How a Husband Can Change His Wife by James MacDonald
“Likewise, you husbands, dwell with them with understanding, giving honor to the wife as to the weaker vessel and, as being heirs together of the grace of life, that your prayers may not be hindered” (1 Peter 3:7).
This is the Bible’s primary passage for men on marriage. You know what I love about it? It’s just one verse. God knows men. Most men need the bottom-line. However, that one verse for men packs six actions that, if you will do consistently, it will totally, radically change your wife, your marriage—and you.
Let’s look at them briefly, one by one:
• Spend time with her. “Likewise, you husbands, dwell with them…” That word dwell could mean “to cohabit” and possibly refer to the sexual relationship, but most commentators agree that the intention is deeper than just physical intimacy. It encompasses all that married life involves. The nearest English equivalent to the word dwell is the idea of “to make a home with.” It is all about spending time together.
Every man understands the concept. If you want to lower your handicap or raise your bowling average or grow the best lawn or shrink your waistline or demolish the competition at work—it takes time! Get this in your head: you don’t get a great marriage by riding around in the same car, or by sleeping in the same bed or eating at the same table. A good marriage is not contagious—you can’t catch it. You have to invest in it. Pour time into your relationship or you’re not going to have a great marriage. That is what it means to dwell with her.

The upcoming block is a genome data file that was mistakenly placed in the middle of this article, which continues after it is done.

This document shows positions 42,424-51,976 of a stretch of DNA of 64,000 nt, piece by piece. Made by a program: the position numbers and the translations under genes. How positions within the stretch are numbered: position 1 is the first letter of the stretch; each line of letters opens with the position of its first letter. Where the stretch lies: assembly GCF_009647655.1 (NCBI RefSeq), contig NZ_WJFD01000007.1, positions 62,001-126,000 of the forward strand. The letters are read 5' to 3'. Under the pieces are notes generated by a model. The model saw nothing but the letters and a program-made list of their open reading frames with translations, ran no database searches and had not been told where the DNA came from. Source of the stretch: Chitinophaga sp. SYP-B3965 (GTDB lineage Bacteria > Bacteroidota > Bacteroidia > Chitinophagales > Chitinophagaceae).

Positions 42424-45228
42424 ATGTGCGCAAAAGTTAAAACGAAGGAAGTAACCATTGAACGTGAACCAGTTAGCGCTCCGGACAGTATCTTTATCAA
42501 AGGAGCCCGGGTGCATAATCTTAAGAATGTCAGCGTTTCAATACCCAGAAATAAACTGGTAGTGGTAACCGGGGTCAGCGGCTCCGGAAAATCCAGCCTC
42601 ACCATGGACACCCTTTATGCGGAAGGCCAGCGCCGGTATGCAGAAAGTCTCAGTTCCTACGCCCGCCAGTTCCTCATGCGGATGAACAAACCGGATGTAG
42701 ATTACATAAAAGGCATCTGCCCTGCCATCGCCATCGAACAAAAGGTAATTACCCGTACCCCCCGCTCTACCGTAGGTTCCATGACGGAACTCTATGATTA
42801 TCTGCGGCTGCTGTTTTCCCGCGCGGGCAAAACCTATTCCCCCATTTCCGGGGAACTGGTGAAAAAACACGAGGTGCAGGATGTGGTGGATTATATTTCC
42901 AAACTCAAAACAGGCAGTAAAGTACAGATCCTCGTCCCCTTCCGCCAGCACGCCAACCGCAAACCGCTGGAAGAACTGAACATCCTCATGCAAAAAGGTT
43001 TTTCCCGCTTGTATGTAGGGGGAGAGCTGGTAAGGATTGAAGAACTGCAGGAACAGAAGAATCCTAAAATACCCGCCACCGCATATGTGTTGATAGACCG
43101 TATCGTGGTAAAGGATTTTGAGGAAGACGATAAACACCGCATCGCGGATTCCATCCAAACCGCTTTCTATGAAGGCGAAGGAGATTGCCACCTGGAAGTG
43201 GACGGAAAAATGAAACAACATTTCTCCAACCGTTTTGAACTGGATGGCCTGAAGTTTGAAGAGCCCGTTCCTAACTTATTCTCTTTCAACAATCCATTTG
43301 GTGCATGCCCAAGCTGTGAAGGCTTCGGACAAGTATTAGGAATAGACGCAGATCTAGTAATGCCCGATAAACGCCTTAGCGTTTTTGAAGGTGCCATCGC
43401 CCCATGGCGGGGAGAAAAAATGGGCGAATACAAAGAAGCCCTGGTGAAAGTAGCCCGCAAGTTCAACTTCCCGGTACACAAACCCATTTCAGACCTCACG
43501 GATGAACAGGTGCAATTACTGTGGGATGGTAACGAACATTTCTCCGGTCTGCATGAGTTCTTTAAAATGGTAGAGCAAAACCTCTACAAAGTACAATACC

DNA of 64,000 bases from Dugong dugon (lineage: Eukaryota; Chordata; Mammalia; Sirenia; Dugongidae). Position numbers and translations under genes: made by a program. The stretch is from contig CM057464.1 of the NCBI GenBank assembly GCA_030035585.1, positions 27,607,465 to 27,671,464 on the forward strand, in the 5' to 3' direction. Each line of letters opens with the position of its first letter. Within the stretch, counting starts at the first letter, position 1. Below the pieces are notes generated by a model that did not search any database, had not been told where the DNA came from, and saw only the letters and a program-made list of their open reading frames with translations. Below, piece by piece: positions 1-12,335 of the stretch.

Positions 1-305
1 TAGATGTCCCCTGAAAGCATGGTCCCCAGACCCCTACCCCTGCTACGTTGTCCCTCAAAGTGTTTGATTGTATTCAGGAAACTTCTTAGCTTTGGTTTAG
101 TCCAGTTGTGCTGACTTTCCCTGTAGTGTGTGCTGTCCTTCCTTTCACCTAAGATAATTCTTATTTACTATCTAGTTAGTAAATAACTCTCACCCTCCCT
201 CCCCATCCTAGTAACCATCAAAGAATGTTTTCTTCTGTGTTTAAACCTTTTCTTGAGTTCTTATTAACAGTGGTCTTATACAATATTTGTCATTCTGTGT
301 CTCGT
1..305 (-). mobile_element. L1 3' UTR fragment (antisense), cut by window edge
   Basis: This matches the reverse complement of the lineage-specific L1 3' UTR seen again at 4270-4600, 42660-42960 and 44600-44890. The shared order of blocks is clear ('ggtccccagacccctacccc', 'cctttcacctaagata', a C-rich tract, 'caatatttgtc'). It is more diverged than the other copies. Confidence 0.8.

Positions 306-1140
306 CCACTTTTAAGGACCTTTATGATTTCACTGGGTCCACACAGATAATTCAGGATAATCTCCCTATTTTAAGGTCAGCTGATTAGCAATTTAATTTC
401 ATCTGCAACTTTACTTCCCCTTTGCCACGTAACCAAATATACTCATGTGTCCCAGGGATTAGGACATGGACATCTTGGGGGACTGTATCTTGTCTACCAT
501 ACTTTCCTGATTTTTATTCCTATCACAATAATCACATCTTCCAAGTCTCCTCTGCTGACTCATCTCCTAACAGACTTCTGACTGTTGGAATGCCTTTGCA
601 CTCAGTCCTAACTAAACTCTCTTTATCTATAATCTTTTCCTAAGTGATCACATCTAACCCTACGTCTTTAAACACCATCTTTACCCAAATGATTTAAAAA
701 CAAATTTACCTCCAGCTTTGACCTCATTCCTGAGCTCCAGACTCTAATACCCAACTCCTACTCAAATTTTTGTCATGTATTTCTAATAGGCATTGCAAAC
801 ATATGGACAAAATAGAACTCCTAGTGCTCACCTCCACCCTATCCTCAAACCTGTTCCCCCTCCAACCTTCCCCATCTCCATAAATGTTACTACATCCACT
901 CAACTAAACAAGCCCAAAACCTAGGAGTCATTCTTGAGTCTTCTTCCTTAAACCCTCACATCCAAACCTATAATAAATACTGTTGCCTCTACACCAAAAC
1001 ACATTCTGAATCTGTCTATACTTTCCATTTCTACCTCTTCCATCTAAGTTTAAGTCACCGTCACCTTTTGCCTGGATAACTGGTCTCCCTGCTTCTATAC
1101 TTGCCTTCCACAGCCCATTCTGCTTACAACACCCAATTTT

• Study her. “Likewise, you husbands, dwell with them with understanding . . .” The Greek phrase literally says, dwell with your wife according to knowledge. Knowledge about what? Knowledge means every piece of information you can get your hands on. Become a student of your wife. Know what she loves and hates. Discover what fires her up and what discourages her. Identify when the good time and the bad time is to approach her. Understand what makes her tick. You will bless her if you do. Wives appreciate being understood. They love it when they don’t have to explain stuff to you; they love it when you just know.
• Honor your wife. “…Dwell with them with understanding, giving honor to the wife.” What’s honor? The idea is to value who she is, what she does, and to reward her with every means available to you. The primary focus here, however, is verbal. Honor her in public, in front of people, and not just in private.
• Protect her. “Likewise, you husbands, dwell with them with understanding, giving honor to the wife as to the weaker vessel.” All through Scripture, the human body is compared to a vessel (Jeremiah 18, Acts 9, Romans 9, 2 Timothy 2.) The word vessel communicates the idea that the human body is a like a piece of pottery or a clay jar. Honor is protective.
Here are three ways husbands can practice wise protectiveness.
1. Men can protect their wives physically by showing patience when things seem dangerous. We can be impatient with our wives’ fearfulness. When she reaches across the front seat and puts her hand on your leg and says, “Could you slow down, please?” she’s not feeling safe with you. Women get no adrenaline rush from danger. Men can protect their wives physically by showing patience.